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Thousands gathered on Boylston Street near the Boston Marathon finish line on April 15 to mark the one-year anniversary of the 2013 race bombings, which killed three and injured 264. Survivors; first responders; and local, state, and national politicians such as Vice President Joe Biden were on hand to pay tribute. Courtesy: Jeremiah Robinson, Photographer, City of Boston.

Houston’s George R. Brown Convention
Center to Add Second Hotel

Houston First Corporation, the parent organization that operates the downtown George R. Brown Convention Center, was part of a recent celebration to mark groundbreaking of the 1,000-room Marriott Marquis Houston hotel.

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Bill Introduced to Reauthorize Brand USA

The Travel Promotion, Enhancement, and Modernization Act of 2014 was introduced in both chambers of Congress on April 10.
Co-sponsored in the House of Representatives by Rep. Gus Bilirakis (R-Fla.) and Rep. Peter Welch (D-Vt.) and in the Senate by Sen. Amy Klobuchar (D-Minn.) and Roy Blunt (R-Mo.), the bill would reauthorize Brand USA until 2020. U.S. Travel Association and American Society of Travel Agents (ASTA) are among the organizations applauding the move.

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Houston CVB Votes for Realignment with Houston

The Greater Houston CVB is poised to become part of Houston First, a local government corporation that manages more than 10 city-owned buildings, plazas, and parking facilities.

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CEO Job for Daytona Beach CVB Down to Finalists

The competition to become the new leader of the Daytona Beach CVB has become a three-horse race.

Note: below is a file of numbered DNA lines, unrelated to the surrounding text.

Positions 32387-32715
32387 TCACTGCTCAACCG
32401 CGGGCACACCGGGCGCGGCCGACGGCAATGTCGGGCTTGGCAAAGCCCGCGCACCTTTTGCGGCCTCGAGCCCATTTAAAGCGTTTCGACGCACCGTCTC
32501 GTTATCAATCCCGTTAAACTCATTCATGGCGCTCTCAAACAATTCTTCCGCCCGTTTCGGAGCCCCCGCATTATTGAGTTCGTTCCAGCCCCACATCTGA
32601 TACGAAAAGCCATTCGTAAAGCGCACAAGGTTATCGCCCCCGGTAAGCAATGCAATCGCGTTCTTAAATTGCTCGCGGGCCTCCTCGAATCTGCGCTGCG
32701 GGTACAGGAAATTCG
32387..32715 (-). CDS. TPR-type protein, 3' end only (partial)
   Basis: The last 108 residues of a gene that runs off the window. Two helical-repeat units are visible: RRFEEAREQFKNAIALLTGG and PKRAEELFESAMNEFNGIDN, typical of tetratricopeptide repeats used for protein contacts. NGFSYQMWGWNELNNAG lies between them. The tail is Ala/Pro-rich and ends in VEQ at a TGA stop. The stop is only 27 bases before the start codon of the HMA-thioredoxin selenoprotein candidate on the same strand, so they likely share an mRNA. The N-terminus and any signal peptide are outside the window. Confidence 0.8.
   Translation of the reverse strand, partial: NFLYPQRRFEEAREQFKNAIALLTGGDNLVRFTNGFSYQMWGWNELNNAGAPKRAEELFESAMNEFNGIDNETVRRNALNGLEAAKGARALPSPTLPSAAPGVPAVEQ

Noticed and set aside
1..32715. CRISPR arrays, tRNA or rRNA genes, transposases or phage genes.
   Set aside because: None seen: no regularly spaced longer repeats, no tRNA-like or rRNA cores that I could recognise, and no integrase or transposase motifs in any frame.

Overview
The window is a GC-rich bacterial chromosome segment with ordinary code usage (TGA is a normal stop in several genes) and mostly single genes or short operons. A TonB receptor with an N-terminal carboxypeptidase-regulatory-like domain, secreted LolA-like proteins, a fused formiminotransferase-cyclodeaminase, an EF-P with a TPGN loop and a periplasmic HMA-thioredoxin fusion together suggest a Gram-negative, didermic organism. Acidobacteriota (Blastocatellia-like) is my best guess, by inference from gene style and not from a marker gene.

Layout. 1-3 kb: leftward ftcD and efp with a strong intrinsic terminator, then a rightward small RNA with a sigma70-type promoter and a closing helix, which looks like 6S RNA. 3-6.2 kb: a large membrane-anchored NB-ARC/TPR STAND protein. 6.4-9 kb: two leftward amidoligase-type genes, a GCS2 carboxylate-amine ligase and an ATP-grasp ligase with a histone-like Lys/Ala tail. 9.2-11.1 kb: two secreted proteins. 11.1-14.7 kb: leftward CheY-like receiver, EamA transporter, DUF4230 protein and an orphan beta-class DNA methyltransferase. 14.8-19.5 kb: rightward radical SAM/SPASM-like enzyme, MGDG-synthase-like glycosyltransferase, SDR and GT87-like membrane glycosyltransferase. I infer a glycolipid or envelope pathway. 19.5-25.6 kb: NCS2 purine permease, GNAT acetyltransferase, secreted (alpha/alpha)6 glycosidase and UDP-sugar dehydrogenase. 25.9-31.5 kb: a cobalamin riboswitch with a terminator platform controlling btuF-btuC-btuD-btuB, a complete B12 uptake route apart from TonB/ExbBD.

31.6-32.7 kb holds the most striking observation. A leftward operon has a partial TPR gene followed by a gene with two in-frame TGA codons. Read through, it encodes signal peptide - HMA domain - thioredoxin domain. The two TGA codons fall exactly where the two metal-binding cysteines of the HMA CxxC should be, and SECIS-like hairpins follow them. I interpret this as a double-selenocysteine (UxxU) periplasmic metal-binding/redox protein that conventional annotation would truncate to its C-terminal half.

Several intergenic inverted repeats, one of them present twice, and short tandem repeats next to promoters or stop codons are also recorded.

Tom Caradonio, previously of the Albuquerque CVB; Hugh Austin, previously of the College Park (Ga.) CVB; and Rozeta Mahboubi, previously from the Martin County (Fla.) CVB are still in the running.

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Delightful Driving in D.C.

By Todd McElwee

Eastbound I-66 experienced significant delays on April 7 due to roadway damage on the Theodore Roosevelt Bridge, a main artery into Washington, D.C. Speaking with The Washington Post, Reggie Sanders, a spokesman with the District’s Department of Transportation, said a utility company “made a cut” in the roadway as they were doing work in that area. But the road appears to have “sunken down.”  

Add “sunken down” road to the list of commute calamities plaguing the nation’s capital on a daily basis. Traveling around metropolitan D.C. is a full-time position deserving of hazard pay. Commuters spend so much time on the road, they begin to install granite countertops in their cars and adopt orange road cones as their children. Not a year goes by when D.C. doesn’t make the list of worst traffic in the nation, and the capital is often right at the top.
It all begs the question: Is there a worst place to drive than Washington, D.C.?

A few years ago, I wrote a cover story for the now defunct Maryland Life Magazine featuring comedian Lewis Black, who grew up in Silver Spring, Md. Discussing the region and its notorious traffic, Black said: “This is one of the reasons you leave somewhere, when they build a beltway in your backyard. When they finished, I think in 1966, the Washington and Maryland sides were three lanes and the Virginia side was two lanes. That’s when you know you’re dealing with morons. And as soon as they finished the Beltway, it was obsolete.”

The Beltway is only the beginning. Have you ever heard anyone say, “Wow, that drive on I-270 certainly was a delight,” or, “Can you believe how well these D.C. roads are maintained? Talk about smooth.”

So, there’s mind-numbing traffic, potholed highways and byways, construction everywhere, speed cameras galore, freewheeling diplomats with get out of jail plates, and of course regular frequent presidential motorcades. Oh, and if you wish to attend next September’s Redskins’ season opener, leave your home now.

How did it get so bad? Why can’t the most powerful city in the world get me from Rockville to the Verizon Center in less than a hockey season?

Thankfully, Metro is so time- and cost-efficient. 



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